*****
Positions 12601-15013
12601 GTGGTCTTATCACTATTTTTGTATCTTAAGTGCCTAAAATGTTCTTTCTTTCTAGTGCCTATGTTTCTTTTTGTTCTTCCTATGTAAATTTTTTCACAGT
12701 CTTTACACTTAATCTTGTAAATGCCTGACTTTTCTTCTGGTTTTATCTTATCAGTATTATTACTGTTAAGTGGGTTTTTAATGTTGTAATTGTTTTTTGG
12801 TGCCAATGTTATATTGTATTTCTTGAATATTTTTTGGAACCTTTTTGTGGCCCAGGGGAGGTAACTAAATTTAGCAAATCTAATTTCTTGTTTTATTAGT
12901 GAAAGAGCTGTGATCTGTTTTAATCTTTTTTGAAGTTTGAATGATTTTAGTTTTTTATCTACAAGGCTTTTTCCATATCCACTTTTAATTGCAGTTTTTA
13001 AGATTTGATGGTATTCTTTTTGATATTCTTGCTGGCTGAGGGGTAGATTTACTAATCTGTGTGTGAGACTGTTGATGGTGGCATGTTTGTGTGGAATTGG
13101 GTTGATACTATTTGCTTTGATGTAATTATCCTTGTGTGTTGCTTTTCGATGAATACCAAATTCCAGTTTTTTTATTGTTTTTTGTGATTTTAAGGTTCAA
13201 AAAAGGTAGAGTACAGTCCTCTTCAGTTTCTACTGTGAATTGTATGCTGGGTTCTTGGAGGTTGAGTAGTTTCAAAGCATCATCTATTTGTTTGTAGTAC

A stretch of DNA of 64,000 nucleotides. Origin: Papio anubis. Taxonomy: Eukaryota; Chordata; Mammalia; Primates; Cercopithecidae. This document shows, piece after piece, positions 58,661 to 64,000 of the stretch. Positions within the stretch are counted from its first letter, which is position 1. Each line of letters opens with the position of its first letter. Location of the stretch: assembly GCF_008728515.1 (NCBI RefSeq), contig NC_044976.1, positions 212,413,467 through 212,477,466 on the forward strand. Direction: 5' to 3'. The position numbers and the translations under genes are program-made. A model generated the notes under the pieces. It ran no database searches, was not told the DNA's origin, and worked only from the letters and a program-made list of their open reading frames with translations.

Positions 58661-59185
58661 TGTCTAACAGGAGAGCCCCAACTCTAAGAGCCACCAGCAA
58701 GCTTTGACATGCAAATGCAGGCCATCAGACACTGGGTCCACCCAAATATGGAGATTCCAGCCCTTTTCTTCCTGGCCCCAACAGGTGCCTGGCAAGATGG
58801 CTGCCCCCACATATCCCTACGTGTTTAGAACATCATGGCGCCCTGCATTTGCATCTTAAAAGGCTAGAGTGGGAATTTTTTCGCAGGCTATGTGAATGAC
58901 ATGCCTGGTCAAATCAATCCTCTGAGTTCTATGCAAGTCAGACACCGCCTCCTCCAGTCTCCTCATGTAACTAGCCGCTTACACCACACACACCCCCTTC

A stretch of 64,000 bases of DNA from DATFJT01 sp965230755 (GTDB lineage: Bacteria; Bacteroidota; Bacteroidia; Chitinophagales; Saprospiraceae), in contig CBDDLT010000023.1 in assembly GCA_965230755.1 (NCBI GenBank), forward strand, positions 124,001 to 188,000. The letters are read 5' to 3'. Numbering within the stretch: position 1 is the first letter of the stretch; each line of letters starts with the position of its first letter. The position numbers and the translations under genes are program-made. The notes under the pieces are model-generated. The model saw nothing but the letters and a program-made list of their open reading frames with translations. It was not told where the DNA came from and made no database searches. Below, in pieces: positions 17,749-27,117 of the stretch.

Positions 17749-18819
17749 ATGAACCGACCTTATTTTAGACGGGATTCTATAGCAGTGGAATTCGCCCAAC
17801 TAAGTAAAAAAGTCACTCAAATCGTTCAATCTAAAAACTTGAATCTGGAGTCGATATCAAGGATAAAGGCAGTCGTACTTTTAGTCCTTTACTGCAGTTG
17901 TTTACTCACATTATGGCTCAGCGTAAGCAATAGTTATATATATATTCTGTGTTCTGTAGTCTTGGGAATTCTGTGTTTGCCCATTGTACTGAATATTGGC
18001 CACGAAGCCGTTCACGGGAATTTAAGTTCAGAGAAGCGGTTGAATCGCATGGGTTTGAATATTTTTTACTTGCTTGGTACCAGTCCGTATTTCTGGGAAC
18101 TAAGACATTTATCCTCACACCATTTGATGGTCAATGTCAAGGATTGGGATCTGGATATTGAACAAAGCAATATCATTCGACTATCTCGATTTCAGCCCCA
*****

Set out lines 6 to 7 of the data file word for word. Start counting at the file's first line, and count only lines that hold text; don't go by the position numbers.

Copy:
13001 AGATTTGATGGTATTCTTTTTGATATTCTTGCTGGCTGAGGGGTAGATTTACTAATCTGTGTGTGAGACTGTTGATGGTGGCATGTTTGTGTGGAATTGG
13101 GTTGATACTATTTGCTTTGATGTAATTATCCTTGTGTGTTGCTTTTCGATGAATACCAAATTCCAGTTTTTTTATTGTTTTTTGTGATTTTAAGGTTCAA